Oblivion. (2013). Run Time: 126 minutes. MPAA: PG-13 (for sci-fi action violence, brief strong language, and some sensuality/nudity). Starring: Tom Cruise, Morgan Freeman, Andrea Riseborough, Olga Kurylenko, and Melissa Leo. Written by Joseph Kosinski, Karl Gagdusek, and Michael Arndt. Directed by Joseph Kosinski.
If you’ve ever seen Alien, 2001: A Space Odyssey, Wall-E, Moon, or any other sci-fi movie whose plot plays along the lines of those mentioned, then believe me, you’ve already seen Oblivion. It’s #1 at the box office this weekend, and rightly so, given that no other important movie was released. Maybe it’s just because it features Tom Cruise and Morgan Freeman. Or maybe some people thought this looked like the most original science fiction movie in years. Probably the former was the case. Oh well. Either way, I’m not really complaining, because even though Oblivion suffers mainly from its lack of originality, I still had quite a bit of fun with it.
Superstar Tom Cruise plays Jack Harper, a man who is paired with Victoria (Andrea Rise borough), his lover. The two of them are the “mop up crew,” which means they go down to a desolate earth and repair the drones that are responsible for searching the surface for any sign of the aliens that ravaged the planet some years ago. There are a few twists and turns, none of which are unpredictable, but they still serve as the molding of an entertaining story. I am a huge science fiction movie fan, and some of the favorites are Alien, Aliens, Prometheus, The Matrix, Inception, Moon, District 9, and even though I don’t love the film itself, I think the premise behind In Time is one of the most intriguing premises in years. However, as the truth must be told, Oblivion mashes all of them together in a kind of spectacular yet kind of lousy fashion.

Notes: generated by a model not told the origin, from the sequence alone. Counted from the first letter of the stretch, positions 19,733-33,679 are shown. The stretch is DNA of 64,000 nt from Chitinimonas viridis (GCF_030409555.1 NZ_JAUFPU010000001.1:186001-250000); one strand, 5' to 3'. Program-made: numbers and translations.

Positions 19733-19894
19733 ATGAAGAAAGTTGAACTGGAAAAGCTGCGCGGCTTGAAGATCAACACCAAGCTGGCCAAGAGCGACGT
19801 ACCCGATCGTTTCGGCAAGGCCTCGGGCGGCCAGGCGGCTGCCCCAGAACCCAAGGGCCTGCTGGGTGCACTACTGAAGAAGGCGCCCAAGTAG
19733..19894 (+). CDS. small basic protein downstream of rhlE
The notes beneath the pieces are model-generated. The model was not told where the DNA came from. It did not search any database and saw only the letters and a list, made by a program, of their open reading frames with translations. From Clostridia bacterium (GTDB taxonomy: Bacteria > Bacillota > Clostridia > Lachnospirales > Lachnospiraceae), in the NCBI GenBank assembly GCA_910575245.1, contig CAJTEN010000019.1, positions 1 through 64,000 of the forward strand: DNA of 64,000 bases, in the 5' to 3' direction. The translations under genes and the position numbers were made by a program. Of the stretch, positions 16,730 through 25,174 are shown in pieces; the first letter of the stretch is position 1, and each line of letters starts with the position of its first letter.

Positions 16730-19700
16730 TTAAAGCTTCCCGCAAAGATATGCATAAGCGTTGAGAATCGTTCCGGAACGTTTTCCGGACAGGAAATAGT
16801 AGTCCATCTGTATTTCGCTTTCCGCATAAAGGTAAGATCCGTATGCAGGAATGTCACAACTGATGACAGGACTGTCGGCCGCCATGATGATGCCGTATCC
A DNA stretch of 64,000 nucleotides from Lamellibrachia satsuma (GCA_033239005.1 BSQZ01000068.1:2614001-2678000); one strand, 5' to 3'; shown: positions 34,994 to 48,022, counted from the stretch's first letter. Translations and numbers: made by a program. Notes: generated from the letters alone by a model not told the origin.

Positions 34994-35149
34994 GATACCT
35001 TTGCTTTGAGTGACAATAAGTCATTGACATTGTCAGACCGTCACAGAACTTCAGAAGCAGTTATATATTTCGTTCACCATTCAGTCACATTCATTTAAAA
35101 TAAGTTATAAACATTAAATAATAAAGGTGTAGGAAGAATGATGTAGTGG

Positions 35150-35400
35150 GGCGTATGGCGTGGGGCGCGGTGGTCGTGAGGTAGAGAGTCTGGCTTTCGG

As far as the look and feel of the film, they are immaculate. This is without a doubt the best looking movie I’ve seen all year, even topping the gorgeous visuals of Oz in Sam Raimi’s Oz the Great and Powerful. Director Joseph Kosinski resembles pretty much exactly what he did with Tron: Legacy: kind of lousy storytelling but stunning visual effects. The dreary atmosphere of this movie is impossible to turn away from, and the shots of ruin left behind on earth is nothing short of spectacular. I will remember the shots of the once was Pentagon, Washington Monument, and Empire State Building for a very long time. Along the same lines is the musical score by M.8.3. Being a sort of retro rocky beat thudding consistency, it really draws you in and will leave you smiling because of the perfection it has with the scenes it plays alongside. Also among the pros for this film is the performance of Tom Cruise, as always. He is without a doubt one of my favorite actors and he gives another good performance here. He doesn’t offer anything special or new, and he certainly isn’t as good as he has been in his better movies like, say, Rain Man, Jerry Maguire, Collateral, or even last year’s Jack Reacher, but Cruise will drive you and trust me, you’ll enjoy yourself. As far as Morgan Freeman goes, what else can be said? The guy is freaking awesome. He averages around twenty movies a year, right? A little extensive? Oh well. He is in a lot of movies. I must say though I liked him better in Olympus Has Fallen than in Oblivion, but for what amount of screen time he has (and it isn’t a lot) he does awesome things. Andrea Riseborough and Olga Kurylenko play some important supporting roles, and while once again they don’t offer anything to applaud over, they do just enough to balance the movie out.
As previously stated, the main problem I had with this movie was its lack of originality. There were twists, yes. But the only problem was, thanks to my watching of movies like Moon, I saw them coming scenes away. That is unfortunate given the talent involved. Not enough to give the film a negative grade, but enough to make you say, “Really?”
FINAL VERDICT: Unlike In Time, which offered an original sci-fi concept, and Inception, which changed the way people view sci-fi movies in general, Oblivion is a modern day science fiction flick that is about as predictable as they come. If you can look over the fact that it’s unoriginal and you can see every twist coming a mile away, you will probably enjoy yourself in this film, which benefits greatly from the pulse pounding score from M.8.3 and the visual effects which make this film the best looking movie I’ve seen all year. I would say it’s worth a watch. (B-)